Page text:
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warning C6278: <variable> is allocated with array new [], but deleted with scalar delete. Destructors will not be called

This warning appears only in C++ code and indicates that the calling function has inconsistently allocated memory with the array new [] operator, but freed it with the scalar delete operator. This is undefined behavior according to the C++ standard and the Microsoft Visual C++ implementation. There are at least three reasons that this is likely to cause problems:

  • The constructors for the individual objects in the array are invoked, but the destructors are not invoked. 

  • If global, or class-specific, operator new and operator delete are not compatible with operator new[] and operator delete[], unexpected results are likely to occur.

  • It is always very risky to rely on undefined behavior.

The exact ramifications of this defect are difficult to predict. It might result in leaks for classes with destructors that perform memory de-allocation; inconsistent behavior for classes with destructors that perform some semantically significant operation; or memory corruptions and crashes when operators have been overridden. In other cases the mismatch might be unimportant, depending on the implementation of the compiler and its libraries. Analysis tool cannot always distinguish between these situations.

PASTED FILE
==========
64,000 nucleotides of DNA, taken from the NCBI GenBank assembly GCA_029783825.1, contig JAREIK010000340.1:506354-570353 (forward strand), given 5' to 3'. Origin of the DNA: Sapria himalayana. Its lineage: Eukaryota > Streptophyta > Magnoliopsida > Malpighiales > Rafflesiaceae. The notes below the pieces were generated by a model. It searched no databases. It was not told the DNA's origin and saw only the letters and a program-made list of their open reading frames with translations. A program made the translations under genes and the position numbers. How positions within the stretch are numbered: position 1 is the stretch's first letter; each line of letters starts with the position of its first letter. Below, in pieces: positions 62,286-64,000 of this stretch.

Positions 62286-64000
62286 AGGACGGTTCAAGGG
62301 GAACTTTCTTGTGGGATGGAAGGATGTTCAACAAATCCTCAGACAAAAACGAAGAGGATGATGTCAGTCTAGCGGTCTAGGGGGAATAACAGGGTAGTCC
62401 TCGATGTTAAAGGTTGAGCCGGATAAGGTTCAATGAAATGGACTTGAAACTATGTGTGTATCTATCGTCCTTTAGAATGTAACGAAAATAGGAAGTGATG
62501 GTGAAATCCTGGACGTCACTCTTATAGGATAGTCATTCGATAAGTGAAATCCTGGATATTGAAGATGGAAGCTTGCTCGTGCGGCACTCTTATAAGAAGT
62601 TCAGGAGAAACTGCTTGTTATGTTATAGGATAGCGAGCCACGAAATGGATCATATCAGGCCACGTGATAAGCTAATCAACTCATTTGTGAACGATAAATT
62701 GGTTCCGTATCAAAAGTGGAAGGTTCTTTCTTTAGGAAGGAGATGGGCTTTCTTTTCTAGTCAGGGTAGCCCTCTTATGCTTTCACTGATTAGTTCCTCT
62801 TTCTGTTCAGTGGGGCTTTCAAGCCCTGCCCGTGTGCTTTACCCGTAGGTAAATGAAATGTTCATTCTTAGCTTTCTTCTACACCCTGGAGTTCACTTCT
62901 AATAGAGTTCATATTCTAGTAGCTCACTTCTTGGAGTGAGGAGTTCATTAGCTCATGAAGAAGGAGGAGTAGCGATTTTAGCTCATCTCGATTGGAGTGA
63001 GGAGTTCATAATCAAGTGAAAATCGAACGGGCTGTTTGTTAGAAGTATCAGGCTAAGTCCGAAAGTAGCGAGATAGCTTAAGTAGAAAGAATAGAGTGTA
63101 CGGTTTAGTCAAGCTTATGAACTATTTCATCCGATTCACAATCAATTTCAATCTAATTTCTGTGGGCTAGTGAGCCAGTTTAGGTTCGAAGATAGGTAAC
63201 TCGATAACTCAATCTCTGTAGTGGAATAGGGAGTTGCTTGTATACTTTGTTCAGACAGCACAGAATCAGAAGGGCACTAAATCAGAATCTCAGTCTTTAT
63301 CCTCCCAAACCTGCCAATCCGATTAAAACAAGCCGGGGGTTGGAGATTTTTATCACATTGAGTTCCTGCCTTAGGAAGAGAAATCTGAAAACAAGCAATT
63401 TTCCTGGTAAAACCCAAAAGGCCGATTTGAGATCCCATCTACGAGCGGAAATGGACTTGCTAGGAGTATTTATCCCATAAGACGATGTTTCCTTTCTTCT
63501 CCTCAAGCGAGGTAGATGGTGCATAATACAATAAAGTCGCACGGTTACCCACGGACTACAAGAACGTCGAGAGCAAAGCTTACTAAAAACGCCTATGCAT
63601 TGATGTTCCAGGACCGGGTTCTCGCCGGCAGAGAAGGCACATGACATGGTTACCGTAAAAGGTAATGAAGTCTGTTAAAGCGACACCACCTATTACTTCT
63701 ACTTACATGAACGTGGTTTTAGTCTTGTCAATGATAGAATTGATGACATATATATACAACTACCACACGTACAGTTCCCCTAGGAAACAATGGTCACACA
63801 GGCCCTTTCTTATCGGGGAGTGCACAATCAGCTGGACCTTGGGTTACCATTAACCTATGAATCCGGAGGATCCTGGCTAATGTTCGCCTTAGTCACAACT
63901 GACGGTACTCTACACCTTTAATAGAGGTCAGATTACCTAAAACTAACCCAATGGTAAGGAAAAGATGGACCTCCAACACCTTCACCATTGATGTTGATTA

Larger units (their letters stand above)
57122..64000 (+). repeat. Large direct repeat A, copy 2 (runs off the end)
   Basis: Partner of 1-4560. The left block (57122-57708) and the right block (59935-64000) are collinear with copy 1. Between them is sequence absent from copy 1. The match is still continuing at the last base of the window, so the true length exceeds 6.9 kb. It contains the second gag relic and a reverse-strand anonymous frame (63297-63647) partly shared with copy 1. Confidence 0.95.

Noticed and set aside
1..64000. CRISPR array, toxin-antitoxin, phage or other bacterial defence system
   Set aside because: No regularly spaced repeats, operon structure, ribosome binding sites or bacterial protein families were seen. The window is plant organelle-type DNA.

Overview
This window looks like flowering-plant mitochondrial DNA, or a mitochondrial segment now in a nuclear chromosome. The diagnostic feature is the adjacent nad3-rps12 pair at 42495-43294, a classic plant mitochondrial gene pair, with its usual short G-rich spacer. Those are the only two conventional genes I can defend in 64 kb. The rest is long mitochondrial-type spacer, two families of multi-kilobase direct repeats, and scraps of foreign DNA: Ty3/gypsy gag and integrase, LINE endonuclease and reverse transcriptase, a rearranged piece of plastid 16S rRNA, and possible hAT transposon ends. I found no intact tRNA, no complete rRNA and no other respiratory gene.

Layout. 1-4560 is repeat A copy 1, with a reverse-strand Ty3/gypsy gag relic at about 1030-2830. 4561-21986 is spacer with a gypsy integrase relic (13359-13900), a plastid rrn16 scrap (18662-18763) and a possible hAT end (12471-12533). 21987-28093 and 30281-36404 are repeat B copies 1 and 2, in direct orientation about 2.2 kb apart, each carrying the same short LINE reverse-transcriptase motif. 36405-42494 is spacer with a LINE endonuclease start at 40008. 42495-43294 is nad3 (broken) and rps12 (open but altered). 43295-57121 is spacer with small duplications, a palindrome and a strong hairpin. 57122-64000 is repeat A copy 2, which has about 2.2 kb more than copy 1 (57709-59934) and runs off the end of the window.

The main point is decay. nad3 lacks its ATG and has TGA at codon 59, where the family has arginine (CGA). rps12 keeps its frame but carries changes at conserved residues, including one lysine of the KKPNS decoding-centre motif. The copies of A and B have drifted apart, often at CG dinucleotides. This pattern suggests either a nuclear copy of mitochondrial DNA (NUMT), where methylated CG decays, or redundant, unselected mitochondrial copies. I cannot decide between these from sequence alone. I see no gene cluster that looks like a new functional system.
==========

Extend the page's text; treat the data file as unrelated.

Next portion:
If memory is allocated with array new [], it should be typically be freed with array delete[].

The following sample code generates this warning:

class A
  // members

void f( )
  A *pA = new A[5];
  // code ...
  delete pA;

To correct this warning, use the following sample code:

void f( )
  A *pA = new A[5];
  // code ...
  delete[] pA;

If the underlying object in the array is a primitive type such as int, float, enum, or pointer, there are no destructors to be called. In these cases warning C6283 is reported instead.

The use of new and delete have many pitfalls in terms of memory leaks and exceptions. To avoid these kinds of leaks and exception problems altogether, use the mechanisms that are provided by the C++ Standard Template Library (STL). These include shared_ptr, unique_ptr, and vector. For more information, see Smart Pointers (Modern C++) and C++ Standard Library Reference.

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